Environmental Law, the Economy and Sustainable Development: The United States, the European Union and the International Communityby Richard L. Revesz, Philippe Sands, Richard B. Stewart
Pub. Date: 01/07/2008
Publisher: Cambridge University Press
This book provides a comparative analysis of environmental regulation in multi-jurisdictional legal and political systems, focusing on the United States, the European Union, and the international community. Each of these systems must deal with environmental interdepencies that cross local borders, in some cases creating regional problems, such as acid deposition,
This book provides a comparative analysis of environmental regulation in multi-jurisdictional legal and political systems, focusing on the United States, the European Union, and the international community. Each of these systems must deal with environmental interdepencies that cross local borders, in some cases creating regional problems, such as acid deposition, ozone type smog, and pollution of shared water bodies. Some transjurisdictional environmental problems are global, including stratospheric ozone depletion, climate change, and the loss of biodiversity. Other environmental problems, however, are localized in their effect on health and the environment: for example, municipal waste disposal, many forms of pollution and resource development, and drinking water quality. These varying jurisdictional and environmental circumstances pose the central question of how responsibility for addressing different environmental problems should be allocated among the different levels of decision making and implementation in a multi-jurisdictional system.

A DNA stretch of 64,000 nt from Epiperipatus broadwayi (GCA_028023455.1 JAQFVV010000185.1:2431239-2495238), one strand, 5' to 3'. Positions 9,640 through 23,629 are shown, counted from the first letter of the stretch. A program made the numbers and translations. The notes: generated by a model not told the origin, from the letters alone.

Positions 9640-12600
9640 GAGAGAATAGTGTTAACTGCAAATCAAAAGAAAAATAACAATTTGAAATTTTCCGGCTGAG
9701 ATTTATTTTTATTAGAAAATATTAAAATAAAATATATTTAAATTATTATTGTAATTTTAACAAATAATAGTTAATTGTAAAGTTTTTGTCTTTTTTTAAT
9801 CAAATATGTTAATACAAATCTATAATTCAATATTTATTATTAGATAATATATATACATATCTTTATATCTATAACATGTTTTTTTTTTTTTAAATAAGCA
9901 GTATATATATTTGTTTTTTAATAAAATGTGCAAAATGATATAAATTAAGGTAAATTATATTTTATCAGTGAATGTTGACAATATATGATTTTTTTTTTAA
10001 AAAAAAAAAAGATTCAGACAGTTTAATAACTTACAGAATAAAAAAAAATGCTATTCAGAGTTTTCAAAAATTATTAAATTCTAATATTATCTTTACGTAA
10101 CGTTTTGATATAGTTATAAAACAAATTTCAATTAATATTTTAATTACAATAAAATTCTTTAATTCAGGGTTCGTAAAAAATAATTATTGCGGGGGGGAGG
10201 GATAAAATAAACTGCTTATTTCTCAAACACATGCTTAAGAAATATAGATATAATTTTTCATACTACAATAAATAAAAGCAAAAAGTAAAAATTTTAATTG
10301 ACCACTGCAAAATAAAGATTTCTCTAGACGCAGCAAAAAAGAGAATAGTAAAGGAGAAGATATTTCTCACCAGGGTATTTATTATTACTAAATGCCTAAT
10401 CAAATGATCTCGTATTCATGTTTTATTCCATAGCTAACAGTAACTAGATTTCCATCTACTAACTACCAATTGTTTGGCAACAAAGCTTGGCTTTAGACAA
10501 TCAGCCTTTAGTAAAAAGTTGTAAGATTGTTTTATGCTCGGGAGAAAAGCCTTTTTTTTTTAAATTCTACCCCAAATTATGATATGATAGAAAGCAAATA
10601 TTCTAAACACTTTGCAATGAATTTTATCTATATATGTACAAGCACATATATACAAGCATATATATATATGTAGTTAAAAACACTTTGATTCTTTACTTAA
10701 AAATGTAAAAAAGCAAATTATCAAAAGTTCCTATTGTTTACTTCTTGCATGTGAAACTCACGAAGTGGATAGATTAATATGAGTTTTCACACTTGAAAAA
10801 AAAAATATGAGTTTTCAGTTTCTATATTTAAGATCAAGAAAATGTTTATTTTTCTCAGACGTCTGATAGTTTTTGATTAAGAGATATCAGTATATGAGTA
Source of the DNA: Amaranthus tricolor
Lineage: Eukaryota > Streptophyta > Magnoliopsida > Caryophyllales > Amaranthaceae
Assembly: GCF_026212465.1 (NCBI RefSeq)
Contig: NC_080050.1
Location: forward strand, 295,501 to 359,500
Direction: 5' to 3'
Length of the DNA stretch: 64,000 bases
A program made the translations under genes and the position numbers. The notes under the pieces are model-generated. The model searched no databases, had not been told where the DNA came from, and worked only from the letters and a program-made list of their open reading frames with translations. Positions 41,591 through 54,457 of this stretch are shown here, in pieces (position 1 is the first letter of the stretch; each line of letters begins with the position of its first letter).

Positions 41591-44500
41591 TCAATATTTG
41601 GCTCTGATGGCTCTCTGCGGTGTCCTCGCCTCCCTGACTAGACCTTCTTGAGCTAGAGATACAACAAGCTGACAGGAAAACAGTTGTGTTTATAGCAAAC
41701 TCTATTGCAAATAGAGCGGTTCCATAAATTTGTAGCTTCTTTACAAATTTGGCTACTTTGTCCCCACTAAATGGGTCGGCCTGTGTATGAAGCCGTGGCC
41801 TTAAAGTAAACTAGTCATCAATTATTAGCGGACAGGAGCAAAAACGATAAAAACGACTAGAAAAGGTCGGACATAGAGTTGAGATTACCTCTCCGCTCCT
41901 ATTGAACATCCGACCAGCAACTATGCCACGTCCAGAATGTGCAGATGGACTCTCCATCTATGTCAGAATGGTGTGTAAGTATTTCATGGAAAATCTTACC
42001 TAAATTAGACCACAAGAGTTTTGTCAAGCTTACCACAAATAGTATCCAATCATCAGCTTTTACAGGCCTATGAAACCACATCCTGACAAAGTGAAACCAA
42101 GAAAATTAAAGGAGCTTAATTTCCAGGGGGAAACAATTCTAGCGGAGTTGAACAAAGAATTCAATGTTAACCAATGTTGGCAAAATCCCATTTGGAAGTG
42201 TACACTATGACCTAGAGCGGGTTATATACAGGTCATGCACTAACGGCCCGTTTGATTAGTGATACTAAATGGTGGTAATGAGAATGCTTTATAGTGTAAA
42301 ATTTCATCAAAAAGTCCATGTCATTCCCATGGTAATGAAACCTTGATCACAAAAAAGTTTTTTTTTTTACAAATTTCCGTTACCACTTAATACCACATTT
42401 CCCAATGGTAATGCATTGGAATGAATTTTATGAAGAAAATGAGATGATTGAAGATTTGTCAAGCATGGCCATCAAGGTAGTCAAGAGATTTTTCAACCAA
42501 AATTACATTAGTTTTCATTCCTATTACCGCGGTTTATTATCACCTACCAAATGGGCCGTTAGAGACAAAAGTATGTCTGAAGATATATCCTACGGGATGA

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Table of Contents
List of contributors; Introduction: environmental regulation in multi-jurisdictional regimes Richard B. Stewart; Part I. Environmental Regulation in Federal Systems: 1. Federalism and environmental regulation: an overview Richard L. Revesz; 2. Economic criteria for applying the subsidiarity principle in European environmental law Roger van den Bergh; 3. The political economy of pollution control in a federal system John Ferejohn; Part II. Environmental Regulation and International Trade: 4. Environmental protection and the global trade order Frieder Roessler; 5. International trade law and international environmental law: environmental taxes and border tax adjustment in WTO law and EC law Ernst-Ulrich Petersmann; 6. 'Environmental protection and the global trade order': a different perspective Scott Barrett; Part III. Choice of Environmental Policy Instruments: 7. Economic incentives for environmental protection: opportunities and obstacles Richard B. Stewart; 8. Market-based incentives for environmental protection Eckard Rehbinder; 9. Equity and efficiency in global emissions markets Graciela Chichilnisky; Part IV. The Environmental Standard-Setting Process: 10. Institutions for regulating risk Stephen Breyer and Veerle Heyvaert; 11. Science and international environmental policy: the Intergovernmental Panel on Climate Change John Houghton; Part V. International Environmental Law and Sustainable Development: 12. Environmental protection in the twenty-first century: sustainable development and international law Philippe Sands; 13. Markets and sustainability Geoffrey Heal; Index.
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